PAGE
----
Hang Seng Index

China, Hong Kong stocks buck regional sell-off as policy support gathers pace

  • Both benchmarks in the mainland and Hong Kong reversed earlier losses to close higher, shrugging off an overnight rout in US stocks
  • China’s stocks are showing signs of decoupling from US counterparts
PUBLISHED : Wednesday, 21 November, 2018, 9:56am
UPDATED : Wednesday, 21 November, 2018, 5:31pm

Stock markets in mainland China and Hong Kong reversed earlier losses to close higher on Wednesday, shrugging off an overnight rout in US shares.

They bucked declines elsewhere in Asia that took their cues from a sell-off in the US, as traders re-assessed the strength of the world’s second-largest economy after a raft of measures to bolster growth.

The Shanghai Composite Index gained 0.2 per cent and Hong Kong’s Hang Seng Index added 0.5 per cent, as both benchmark gauges reversed intraday losses of at least 1 per cent.

Other major regional benchmarks all ended lower, with Japan’s Topix falling 0.6 per cent and Australia’s S&P/ASX 200 dropping 0.5 per cent, after US technology stocks tumbled into bear market territory overnight.

Chinese developers from Hong Kong-traded Country Garden Holdings and Shanghai-listed China Fortune Land Development surged on speculation measures to cool the housing market will be eased amid falling sales.

Unfazed by the recent rout in the US market, investors in the mainland and Hong Kong started buying more stocks after President Xi Jinping said support for China’s private companies was “unwavering” and financial regulators vowed to widen funding channels for smaller firms to defuse the risk linked to shares pledged as collateral for loans. The Shanghai Composite has risen 4 per cent over the past month, the second-best performer among the world’s major markets after Brasil.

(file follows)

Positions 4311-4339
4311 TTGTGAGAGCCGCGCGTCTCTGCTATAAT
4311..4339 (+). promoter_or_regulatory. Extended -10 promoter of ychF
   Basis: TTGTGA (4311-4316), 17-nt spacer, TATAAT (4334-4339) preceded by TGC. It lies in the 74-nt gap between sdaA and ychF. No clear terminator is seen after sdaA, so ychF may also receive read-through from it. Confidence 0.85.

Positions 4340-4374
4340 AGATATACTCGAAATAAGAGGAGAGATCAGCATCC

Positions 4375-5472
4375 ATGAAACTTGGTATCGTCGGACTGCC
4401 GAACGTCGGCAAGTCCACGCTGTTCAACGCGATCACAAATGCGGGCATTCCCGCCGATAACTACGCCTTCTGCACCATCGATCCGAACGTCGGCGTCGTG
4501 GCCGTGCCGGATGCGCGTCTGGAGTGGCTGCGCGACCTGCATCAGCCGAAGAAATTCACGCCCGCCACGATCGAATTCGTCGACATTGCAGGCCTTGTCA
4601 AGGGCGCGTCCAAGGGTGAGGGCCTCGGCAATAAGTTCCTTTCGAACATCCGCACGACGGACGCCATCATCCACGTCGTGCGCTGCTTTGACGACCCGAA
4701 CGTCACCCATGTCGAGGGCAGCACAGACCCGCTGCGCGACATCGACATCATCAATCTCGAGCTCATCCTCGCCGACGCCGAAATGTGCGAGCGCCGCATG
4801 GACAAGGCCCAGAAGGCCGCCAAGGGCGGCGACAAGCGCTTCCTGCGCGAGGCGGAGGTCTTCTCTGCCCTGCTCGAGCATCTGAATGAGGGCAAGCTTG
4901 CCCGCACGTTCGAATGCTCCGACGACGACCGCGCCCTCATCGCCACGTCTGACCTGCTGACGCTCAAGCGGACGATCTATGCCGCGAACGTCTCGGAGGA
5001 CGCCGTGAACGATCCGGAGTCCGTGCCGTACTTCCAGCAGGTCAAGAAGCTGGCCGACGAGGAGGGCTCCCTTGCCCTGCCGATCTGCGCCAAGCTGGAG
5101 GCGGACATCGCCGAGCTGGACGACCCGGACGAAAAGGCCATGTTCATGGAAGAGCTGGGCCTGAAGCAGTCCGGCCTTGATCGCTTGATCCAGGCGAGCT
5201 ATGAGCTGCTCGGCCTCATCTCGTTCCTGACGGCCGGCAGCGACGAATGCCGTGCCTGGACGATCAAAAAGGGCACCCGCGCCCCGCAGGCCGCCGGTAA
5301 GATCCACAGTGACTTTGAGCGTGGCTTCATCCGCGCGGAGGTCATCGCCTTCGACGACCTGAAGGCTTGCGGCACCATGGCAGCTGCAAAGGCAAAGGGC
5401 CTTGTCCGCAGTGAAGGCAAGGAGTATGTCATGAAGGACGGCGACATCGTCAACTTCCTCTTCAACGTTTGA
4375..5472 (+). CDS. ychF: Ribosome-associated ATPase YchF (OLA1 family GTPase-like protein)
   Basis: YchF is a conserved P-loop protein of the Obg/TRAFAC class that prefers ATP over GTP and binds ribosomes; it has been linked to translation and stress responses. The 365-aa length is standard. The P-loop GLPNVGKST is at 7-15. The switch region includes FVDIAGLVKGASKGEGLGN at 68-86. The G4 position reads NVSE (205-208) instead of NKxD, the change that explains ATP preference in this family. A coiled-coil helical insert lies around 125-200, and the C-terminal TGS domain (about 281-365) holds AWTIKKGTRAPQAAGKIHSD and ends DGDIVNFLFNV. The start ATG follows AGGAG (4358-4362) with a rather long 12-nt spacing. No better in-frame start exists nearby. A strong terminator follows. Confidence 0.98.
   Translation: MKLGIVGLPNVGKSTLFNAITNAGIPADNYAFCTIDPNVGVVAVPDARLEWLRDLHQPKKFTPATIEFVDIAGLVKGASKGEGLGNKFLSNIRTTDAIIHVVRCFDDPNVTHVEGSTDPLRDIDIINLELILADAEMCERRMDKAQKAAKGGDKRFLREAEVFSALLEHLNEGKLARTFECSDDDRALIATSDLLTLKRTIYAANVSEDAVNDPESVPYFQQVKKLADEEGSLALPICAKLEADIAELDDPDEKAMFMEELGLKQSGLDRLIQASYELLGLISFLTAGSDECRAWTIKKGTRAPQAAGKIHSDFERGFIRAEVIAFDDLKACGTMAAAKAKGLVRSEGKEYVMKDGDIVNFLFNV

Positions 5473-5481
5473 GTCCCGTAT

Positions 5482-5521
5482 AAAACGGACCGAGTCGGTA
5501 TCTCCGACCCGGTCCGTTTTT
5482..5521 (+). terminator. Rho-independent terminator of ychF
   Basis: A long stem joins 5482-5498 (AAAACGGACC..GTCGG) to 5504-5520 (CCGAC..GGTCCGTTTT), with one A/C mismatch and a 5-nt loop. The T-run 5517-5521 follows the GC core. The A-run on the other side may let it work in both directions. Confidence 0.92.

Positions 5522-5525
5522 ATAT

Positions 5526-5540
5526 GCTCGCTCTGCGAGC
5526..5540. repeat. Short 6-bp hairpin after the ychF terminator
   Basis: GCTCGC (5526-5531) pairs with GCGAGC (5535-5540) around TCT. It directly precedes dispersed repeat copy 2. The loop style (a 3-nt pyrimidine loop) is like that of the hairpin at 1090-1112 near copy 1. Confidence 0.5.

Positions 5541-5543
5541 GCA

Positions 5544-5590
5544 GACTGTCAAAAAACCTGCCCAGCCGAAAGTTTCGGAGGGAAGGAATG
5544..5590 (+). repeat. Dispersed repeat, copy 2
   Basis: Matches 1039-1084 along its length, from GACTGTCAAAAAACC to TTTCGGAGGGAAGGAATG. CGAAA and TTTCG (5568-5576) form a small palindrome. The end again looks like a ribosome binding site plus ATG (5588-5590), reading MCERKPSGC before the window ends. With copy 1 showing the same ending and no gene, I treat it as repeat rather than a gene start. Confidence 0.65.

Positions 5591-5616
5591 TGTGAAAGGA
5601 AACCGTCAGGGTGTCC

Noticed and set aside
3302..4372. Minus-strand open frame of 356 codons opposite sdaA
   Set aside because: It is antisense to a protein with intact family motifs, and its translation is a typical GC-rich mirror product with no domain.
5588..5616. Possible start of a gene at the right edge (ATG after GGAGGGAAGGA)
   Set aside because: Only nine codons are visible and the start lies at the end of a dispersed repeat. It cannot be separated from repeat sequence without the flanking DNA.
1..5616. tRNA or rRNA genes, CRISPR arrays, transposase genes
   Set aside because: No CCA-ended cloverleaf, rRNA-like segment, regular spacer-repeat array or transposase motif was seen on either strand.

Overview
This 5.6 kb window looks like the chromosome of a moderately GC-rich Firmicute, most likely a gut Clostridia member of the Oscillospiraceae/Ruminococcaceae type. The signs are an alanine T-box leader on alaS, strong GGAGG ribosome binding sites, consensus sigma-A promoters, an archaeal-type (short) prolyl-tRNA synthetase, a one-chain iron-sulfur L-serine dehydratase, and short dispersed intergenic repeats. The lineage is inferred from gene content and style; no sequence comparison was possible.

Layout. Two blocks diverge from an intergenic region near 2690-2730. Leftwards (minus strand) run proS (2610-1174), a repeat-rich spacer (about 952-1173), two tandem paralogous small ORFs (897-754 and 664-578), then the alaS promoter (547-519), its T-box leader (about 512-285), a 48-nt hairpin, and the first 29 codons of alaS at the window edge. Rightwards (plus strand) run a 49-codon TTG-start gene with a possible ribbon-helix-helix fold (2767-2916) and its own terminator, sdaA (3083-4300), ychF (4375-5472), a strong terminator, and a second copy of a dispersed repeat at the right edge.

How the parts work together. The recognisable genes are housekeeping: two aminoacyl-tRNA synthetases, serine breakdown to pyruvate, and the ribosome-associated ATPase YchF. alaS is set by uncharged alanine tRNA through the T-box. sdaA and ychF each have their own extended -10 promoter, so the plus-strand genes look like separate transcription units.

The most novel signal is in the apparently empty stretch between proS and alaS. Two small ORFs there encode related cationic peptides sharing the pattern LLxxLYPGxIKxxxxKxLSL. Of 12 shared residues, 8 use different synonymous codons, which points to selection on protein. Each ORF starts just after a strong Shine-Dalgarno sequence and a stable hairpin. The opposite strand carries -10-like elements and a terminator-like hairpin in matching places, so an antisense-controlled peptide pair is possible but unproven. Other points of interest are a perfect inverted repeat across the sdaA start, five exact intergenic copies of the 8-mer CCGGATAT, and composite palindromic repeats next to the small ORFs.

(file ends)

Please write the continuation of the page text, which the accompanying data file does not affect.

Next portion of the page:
“The expectations about China’s economic fundamentals have been improving after all these support measures and stock valuations are also pretty attractive,” said Chen Hao, a strategist at KGI Securities in Shanghai. “Hong Kong’s market is benefiting for the same reason and that’s why it’s moving in synchrony with the mainland’s market.”

Chinese equities have been decoupling from US stocks since mid-October. The 30-day correlation between the Shanghai Composite and the Standard and Poor’s 500 Index was at 0.22, near the lowest level in almost three months, according to Bloomberg data.

The Shanghai Composite added 5.66 points to 2,651.51 on Wednesday, paring its loss in 2018 to 20 per cent. The Hang Seng Index rose 131.13 points to 25,971.47, erasing an intraday decline of as much as 1.3 per cent. The Hang Seng China Enterprises Index gained 0.2 per cent.

Property developers in the two markets led the pack of gainers. Country Garden jumped 4.9 per cent to HK$9.68 in Hong Kong and Sino Land climbed 1.6 per cent to HK$12.88. China Fortune Land jumped 6.4 per cent to 26.40 yuan in Shanghai, and Shanghai SMI Holding advanced 5.4 per cent to 7.41 yuan.

Shenwan Hongyuan Group, a Shanghai-based brokerage, expects policies aimed at curbing the property market to be softened next year, particularly in the second-tier cities, because of deteriorating fundamentals. Home sales in terms of floor area dropped 3.1 per cent in October, a second consecutive month of declines, according to the statistics bureau.

Zhejiang Sunriver Culture added 1.3 per cent to 4.76 yuan in Shanghai. Billionaire actress Zhao Wei and her husband have been banned from taking on senior positions in any listed companies for five years for misleading investors in their previous bid for a controlling stake in the studio, the Shanghai Stock Exchange said in a statement on Tuesday night.

Some suppliers of technology giant Apple fell in Hong Kong. FIT Hon Teng shed 1.4 per cent to HK$3.44 and Tongda Group Holdings fell 2.2 per cent to 98 Hong Kong cents.

“The tech stock bull run in the US has ended and this will hit their suppliers in Asia, such as the many component manufacturers for the iPhone,” said Louis Tse Ming-kwong, managing director of VC Wealth Management.

Wall Street defines a bear market as occurring when a stock declines 20 per cent from its peak.

Apple tumbled 4.8 per cent to close at US$176.98, the lowest close in 10 months, after Goldman Sachs cut its price target by 13 per cent.